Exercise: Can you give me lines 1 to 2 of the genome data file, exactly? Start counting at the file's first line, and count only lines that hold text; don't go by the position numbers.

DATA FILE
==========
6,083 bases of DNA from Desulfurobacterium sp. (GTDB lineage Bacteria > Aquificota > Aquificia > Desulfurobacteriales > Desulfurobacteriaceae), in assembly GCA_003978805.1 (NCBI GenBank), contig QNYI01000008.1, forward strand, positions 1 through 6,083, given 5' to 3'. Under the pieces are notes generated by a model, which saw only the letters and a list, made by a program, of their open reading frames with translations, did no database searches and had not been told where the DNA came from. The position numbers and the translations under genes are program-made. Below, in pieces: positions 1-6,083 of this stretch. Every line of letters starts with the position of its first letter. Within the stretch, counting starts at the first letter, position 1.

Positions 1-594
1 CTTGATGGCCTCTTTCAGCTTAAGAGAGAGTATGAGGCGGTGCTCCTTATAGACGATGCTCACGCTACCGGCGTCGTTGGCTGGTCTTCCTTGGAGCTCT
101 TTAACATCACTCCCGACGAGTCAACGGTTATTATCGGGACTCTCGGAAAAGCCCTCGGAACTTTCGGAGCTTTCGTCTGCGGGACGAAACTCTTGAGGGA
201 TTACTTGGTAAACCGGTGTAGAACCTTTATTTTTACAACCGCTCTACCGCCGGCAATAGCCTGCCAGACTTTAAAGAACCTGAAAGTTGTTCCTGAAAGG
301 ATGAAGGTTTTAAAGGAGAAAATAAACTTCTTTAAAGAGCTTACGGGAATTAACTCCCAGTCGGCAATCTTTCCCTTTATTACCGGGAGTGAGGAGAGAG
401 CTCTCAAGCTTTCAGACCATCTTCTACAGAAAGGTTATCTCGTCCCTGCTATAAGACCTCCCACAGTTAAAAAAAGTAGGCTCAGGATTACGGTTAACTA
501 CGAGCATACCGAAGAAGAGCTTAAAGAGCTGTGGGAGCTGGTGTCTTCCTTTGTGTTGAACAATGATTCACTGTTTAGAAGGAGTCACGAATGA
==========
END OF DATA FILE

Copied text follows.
6,083 bases of DNA from Desulfurobacterium sp. (GTDB lineage Bacteria > Aquificota > Aquificia > Desulfurobacteriales > Desulfurobacteriaceae), in assembly GCA_003978805.1 (NCBI GenBank), contig QNYI01000008.1, forward strand, positions 1 through 6,083, given 5' to 3'. Under the pieces are notes generated by a model, which saw only the letters and a list, made by a program, of their open reading frames with translations, did no database searches and had not been told where the DNA came from. The position numbers and the translations under genes are program-made. Below, in pieces: positions 1-6,083 of this stretch. Every line of letters starts with the position of its first letter. Within the stretch, counting starts at the first letter, position 1.

Positions 1-594